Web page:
## 1 Introduction

[2] Fluid-induced microearthquakes in hydrocarbon or geothermal reservoirs, aftershocks of tectonic earthquakes or seismic emission in rock samples, are examples of seismicity resulting from a seismogenic activation of finite volumes of rocks. Fluid-induced earthquakes of magnitudes 3 to 4 occurred at several Enhanced Geothermal Systems (EGS) like those of Basel, Cooper Basin, The Geysers field, and Soultz [*Giardini*, 2009; *Majer et al.*, 2007; *Häring et al.*, 2008; *Dyer et al.*, 2008; *Baisch et al.*, 2009]. It seems that smaller but still perceptible events can be also observed by hydraulic fracturing of hydrocarbon reservoirs (see http://www.cuadrillaresources.com/news/). Induced seismic hazard becomes a topic of significance in the shale-gas industry (see http://www.energy.senate.gov/public/index.cfm/hearings-and-business-meetings?ID=2c908340-a9bb-40b4-bf7f-8308b272893d). Its understanding is of a considerable importance for mining of deep geothermic energy [*Giardini*, 2009; *Majer et al.*, 2007; *Cornet et al.*, 2007; *Häring et al.*, 2008]. It is of significance for CO_{2} underground storage [see *Zoback and Gorelick*, 2012] and possibly also for other types of geo-technological activity [see *Avouac*, 2012].

[3] Similarly to the tectonic seismicity, statistics of the induced seismicity can be rather well described by the Gutenberg-Richter frequency-magnitude distribution [*Shapiro et al.*, 2007, 2010, 2011; *Shapiro and Dinske*, 2009b; *Dinske and Shapiro*, 2013]. However, large-magnitude events deviate from these statistics [*Shapiro et al.*, 2011]. In this paper we theoretically and numerically analyze the influence of the finiteness of a perturbed volume on the frequency-magnitude statistics of induced events. In contrast to exact specific mechanical models of rupturing a given pressurized fault (see the recent detailed analysis by *Garagash and Germanovich* [2012]), our analysis is a phenomenological one. It considers many faults and attempts to relate the geometry of the stimulated volume to observable statistical features of the induced seismicity using rather general heuristic assumptions. It is possibly applicable to different types of the seismicity triggering physics like a triggering by pore-pressure perturbations or stress perturbations or a triggering by rate-and-state processes modifying the friction. On the other hand, we describe different statistical scenarios of the triggering process. A tendency of real statistics of the induced seismicity to follow one or another scenario may be indicative for the physics of event nucleation.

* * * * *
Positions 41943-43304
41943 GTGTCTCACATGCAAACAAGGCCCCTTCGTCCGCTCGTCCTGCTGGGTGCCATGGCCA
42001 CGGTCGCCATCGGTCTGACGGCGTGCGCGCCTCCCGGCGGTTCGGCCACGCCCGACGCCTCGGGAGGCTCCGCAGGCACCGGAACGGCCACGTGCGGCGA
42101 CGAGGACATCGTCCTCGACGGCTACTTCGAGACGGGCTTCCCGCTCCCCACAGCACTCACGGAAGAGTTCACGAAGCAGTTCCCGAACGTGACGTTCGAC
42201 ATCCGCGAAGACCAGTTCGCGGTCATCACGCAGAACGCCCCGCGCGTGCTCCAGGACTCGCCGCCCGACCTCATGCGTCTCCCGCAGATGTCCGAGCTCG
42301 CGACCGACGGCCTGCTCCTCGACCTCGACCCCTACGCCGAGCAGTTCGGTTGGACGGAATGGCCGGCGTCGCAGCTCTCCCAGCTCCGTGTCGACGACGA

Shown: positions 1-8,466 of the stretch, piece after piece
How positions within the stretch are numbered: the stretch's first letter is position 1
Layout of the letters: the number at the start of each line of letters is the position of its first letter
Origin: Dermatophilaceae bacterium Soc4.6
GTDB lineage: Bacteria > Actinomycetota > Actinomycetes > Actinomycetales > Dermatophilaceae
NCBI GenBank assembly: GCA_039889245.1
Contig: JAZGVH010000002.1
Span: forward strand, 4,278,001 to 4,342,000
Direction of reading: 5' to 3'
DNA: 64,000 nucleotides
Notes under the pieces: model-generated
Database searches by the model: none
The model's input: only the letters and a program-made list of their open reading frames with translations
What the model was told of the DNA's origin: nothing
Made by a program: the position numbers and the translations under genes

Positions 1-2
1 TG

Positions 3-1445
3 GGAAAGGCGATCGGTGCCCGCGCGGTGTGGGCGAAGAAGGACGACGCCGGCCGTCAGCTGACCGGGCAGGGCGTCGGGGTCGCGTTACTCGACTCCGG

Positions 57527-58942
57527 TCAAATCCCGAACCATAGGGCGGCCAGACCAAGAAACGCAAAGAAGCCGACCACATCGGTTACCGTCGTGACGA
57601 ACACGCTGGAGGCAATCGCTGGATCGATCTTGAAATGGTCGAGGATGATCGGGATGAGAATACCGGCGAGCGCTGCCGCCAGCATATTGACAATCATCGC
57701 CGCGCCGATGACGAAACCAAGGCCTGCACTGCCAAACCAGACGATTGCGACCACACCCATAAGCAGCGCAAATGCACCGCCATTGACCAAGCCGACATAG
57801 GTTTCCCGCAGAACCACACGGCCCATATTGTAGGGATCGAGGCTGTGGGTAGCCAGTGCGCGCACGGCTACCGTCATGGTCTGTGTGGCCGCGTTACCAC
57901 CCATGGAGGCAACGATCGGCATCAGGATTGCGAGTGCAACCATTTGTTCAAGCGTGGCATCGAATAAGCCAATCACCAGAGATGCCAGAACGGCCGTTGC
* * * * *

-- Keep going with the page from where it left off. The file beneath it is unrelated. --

[4] We start our analysis with a brief overview of a statistical model of induced seismicity, which ignores the fact that rupture surfaces and stimulated volumes are finite. This model adequately describes a general dependence of the seismicity on the volume of the injected fluid. It introduces also some other seismicity-controlling parameters like the seismogenic index. Then we shortly review data-based indications that the large-magnitude events have different statistical features than numerous small events. We observe that large-magnitude events are underrepresented compared with the predictions of the model mentioned above. Thus, we consider different scenarios of geometric relationships between the stimulated volume and potential rupture surfaces. On this basis, we propose lower and upper bounds of the occurrence probability of given-magnitude induced events. These bounds take into account the finiteness of the rupture surfaces and of the stimulated volumes. The bounds are computed from the statistics of arbitrary-size arbitrary-oriented penny-shaped inclusions (representing potential rupture planes) intersecting a finite ellipsoidal stimulated rock volume. A cuboidal stimulated volume is also considered for preferentially oriented rupture surfaces. We show how the finiteness of rupture surfaces and of the stimulated volume influences the frequency-magnitude relation of the induced seismicity. We also show how an estimate of an averaged stress drop can be obtained from the statistics of seismicity. Further we discuss applications of our results to some borehole-injection-based case histories. The observed frequency-magnitude curves seem to follow mainly the lower bound of the occurrence probability of given-magnitude induced events. However, in some case studies there are individual large-magnitude events clearly deviating from the lower-bound statistic. We propose that such events can be interpreted as triggered ones, in contrast to the absolute majority of other events which we call the induced ones. Then we discuss this interpretation.